At that point, you can “suspend” your Social Security benefit and the good news is you don’t have to repay anything. But the bad news is your monthly Social Security benefits stop and so do those of any dependent family members (except a divorced spouse).

During the suspension, you will also accrue delayed retirement credits, which will increase your monthly retirement benefit by two-thirds of 1 percent for each suspended month (or 8 percent for each suspended year) up until age 70.

Suspended benefits would automatically resume at 70, or you could choose to resume Social Security benefits earlier, but you’d only receive delayed retirement credits for the period when benefits were suspended.

You can request a Social Security suspension over the phone (800-722-1213), in writing or in person at your local Social Security office. The suspension would begin the month after you make the request.

Also note that if you’re enrolled in Medicare, there’s another consequence of withdrawing or suspending your benefits.

Normally, Medicare Part B premiums ($174.70 per month in 2024 for most beneficiaries) are deducted directly from monthly Social Security payments.

If you withdrawal or suspend your benefits and you’re enrolled in Medicare Part B, you’ll start receiving a quarterly bill from Medicare. You’ll have the option of paying electronically or by mail. Or you can sign up for Medicare’s Easy Pay, which automatically deducts your premium payments from your savings or checking account each month.

How to Find Reliable Health Information Online

Dear Savvy Senior,

How can I tell if the health info on a website is trustworthy? I usually do a Google search on a symptom, drug or health condition when I want to research something, but with so much information out there I’m not sure what I can trust.

  • Skeptical Sal

Dear Sal,

You’re wise to be skeptical! There’s an overwhelming amount of health advice on the internet today and it can be hard to tell what’s credible. To help you sort through the online clutter and locate reliable, trustworthy health information, here are a few tips to follow, along with some top-rated sites you can turn to with confidence.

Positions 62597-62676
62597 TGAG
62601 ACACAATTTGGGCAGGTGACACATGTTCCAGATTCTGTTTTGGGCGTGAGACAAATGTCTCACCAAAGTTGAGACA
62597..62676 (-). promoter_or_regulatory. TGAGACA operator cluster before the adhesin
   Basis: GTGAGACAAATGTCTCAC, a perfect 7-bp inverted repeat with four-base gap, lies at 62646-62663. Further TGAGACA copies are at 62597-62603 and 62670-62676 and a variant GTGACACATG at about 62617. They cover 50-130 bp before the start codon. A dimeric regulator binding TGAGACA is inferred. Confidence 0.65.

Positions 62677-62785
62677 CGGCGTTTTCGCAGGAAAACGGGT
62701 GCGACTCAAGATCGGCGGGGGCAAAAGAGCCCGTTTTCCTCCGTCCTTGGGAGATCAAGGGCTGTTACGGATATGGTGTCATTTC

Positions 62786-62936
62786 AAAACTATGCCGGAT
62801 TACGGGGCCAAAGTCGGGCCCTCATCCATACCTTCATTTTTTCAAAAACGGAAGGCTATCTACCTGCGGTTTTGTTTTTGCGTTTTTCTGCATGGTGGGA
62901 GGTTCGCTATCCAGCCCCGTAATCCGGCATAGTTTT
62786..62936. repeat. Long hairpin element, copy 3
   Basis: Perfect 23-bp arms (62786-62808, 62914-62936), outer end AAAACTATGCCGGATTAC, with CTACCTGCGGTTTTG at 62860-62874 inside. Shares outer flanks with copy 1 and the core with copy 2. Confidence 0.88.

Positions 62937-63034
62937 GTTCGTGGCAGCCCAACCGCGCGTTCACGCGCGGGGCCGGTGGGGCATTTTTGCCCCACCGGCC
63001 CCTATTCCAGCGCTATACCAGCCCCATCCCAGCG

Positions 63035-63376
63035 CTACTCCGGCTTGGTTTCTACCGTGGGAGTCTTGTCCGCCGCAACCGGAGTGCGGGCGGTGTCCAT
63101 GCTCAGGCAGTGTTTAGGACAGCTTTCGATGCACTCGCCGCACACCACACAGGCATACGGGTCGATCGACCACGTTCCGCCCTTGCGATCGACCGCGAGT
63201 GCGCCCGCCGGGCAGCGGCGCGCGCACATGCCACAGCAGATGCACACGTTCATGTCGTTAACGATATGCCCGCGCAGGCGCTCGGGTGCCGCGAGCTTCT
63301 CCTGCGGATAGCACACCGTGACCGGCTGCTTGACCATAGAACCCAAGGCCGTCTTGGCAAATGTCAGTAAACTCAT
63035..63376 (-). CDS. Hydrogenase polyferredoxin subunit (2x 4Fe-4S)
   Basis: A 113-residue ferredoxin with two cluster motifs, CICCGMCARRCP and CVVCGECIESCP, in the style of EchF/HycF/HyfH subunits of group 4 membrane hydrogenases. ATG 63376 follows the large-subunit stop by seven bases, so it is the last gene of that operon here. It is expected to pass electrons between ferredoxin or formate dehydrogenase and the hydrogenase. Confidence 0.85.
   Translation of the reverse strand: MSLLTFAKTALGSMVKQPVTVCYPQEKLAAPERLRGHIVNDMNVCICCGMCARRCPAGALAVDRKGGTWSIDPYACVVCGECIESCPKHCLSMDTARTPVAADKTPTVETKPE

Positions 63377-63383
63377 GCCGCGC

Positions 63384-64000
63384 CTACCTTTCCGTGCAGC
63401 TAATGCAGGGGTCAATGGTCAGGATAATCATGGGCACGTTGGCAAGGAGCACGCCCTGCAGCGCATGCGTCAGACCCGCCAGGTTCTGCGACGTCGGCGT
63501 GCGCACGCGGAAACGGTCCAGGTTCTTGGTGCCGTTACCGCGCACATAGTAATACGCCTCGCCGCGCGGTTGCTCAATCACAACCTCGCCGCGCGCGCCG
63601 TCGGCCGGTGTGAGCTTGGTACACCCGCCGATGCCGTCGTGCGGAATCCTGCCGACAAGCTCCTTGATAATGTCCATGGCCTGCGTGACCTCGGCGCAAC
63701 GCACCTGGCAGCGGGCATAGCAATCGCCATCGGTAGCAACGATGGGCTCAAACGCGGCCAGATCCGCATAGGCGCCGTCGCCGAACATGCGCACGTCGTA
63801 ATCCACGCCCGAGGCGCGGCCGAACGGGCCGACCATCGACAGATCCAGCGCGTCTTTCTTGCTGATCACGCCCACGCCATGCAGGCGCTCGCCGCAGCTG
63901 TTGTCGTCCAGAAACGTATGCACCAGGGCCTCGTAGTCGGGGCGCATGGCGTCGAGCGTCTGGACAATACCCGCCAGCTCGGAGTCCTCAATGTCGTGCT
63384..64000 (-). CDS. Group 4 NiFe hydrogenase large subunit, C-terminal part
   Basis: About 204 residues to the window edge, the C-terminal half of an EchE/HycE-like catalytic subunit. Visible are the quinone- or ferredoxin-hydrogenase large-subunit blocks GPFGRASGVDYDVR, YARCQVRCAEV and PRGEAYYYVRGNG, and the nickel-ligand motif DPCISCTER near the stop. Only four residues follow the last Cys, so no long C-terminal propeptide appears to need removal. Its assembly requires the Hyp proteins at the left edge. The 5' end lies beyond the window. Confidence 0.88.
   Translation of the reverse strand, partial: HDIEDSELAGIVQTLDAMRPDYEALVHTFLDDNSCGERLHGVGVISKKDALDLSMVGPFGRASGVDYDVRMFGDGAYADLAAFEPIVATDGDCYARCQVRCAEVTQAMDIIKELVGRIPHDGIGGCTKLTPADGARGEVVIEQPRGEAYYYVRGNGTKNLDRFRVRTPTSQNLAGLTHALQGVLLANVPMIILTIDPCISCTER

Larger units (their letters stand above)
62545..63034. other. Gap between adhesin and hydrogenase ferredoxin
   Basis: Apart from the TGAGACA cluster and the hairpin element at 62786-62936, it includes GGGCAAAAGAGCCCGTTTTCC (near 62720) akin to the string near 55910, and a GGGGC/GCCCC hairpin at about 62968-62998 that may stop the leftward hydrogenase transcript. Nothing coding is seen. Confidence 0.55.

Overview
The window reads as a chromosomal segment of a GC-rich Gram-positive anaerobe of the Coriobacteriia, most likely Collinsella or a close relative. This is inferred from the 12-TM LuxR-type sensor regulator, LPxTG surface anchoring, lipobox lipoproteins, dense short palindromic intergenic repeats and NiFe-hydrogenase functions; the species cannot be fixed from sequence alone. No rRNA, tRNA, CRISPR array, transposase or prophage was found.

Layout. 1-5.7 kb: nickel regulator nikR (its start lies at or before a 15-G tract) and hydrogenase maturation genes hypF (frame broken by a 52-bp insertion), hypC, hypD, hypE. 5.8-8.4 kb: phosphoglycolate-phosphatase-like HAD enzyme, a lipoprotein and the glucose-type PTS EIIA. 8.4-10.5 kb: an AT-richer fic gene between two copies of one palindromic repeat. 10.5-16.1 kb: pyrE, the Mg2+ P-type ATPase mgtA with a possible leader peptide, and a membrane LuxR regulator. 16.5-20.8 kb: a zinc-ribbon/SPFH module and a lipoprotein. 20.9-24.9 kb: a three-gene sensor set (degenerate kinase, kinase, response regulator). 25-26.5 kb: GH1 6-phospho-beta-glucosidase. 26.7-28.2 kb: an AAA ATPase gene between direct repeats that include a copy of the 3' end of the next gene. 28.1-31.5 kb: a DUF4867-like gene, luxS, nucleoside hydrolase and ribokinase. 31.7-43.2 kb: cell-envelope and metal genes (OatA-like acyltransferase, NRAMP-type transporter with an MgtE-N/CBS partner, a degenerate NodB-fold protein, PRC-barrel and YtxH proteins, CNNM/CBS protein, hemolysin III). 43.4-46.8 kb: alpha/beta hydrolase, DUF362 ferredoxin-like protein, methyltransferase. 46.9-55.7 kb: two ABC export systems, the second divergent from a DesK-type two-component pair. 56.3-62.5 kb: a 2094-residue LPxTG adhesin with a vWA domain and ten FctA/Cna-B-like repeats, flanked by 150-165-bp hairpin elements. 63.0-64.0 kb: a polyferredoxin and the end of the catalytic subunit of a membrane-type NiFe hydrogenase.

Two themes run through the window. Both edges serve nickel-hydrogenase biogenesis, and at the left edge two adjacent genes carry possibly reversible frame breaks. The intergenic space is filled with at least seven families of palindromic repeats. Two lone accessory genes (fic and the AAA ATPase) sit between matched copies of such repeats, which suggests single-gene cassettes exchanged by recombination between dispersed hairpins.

Savvy Searching

First, know that Google or Bing is not always the best place to start a search. You’ll increase your odds of finding reliable health information if you begin with websites run by government agencies (identified by URLs ending in .gov), medical associations (often .org) or academic institutions (.edu).

Commercial websites (usually ending in .com), such as drug or insurance companies who may be trying to sell you their products, are usually not the most trustworthy options. To find out who’s sponsoring a site and where the information came from, click on the “About Us” tab on the site’s home page.

Also note that good health and medical information changes all the time so check the date that information was published to make sure it’s current.

Some other areas you need be wary of include online symptom checkers and artificial intelligence (AI) tools. While symptom checkers do offer potential diagnoses that could fit your set of symptoms, they are often inaccurate, and tend to err on the side of caution says Ateev Mehrotra, MD, professor of health care policy at Harvard Medical School. AI tools, like ChatGPT, can also be wrong or generate false but scientific sounding information.

You also need to be cautious about using medical information from social media, online forums or YouTube. Comments in these places may sound authoritative even if the authors have no medical training or expertise.

Top Health Sites

While there are many excellent websites that provide reliable health and medical information, one of the best all-purpose sites that’s recommended by Consumer Reports for researching symptoms and conditions is MedlinePlus (

A service of the National Library of Medicine, the world’s largest medical library, and part of the National Institutes of Health, MedlinePlus provides high-quality, trustworthy health and wellness information that’s easy to understand and free of advertising.

Here are a few additional websites, recommended by the Medical Library Association and others, to help you find reliable information on specific diseases, conditions and treatments.

Cancer: National Cancer Institute (, American Cancer Society ( and National Comprehensive Cancer Network (

Heart disease: American Heart Association (, National Heart, Lung and Blood Institute (

Diabetes: American Diabetes Association (

Alzheimer’s disease: Alzheimer’s Association ( and

Public health and vaccines: Center for Disease Control and Prevention (

Alternative medicine: National Center for Complementary and Integrative Health ( and the National Institutes of Health’s Office of Dietary Supplements (

Any research you do online before seeing a doctor, be sure to save or print your findings out on paper, including the site you got your information from, so you can review it together.

Send your senior questions to: Savvy Senior, P.O. Box 5443, Norman, OK 73070, or visit Jim Miller is a contributor to the NBC Today show and author of “The Savvy Senior” book.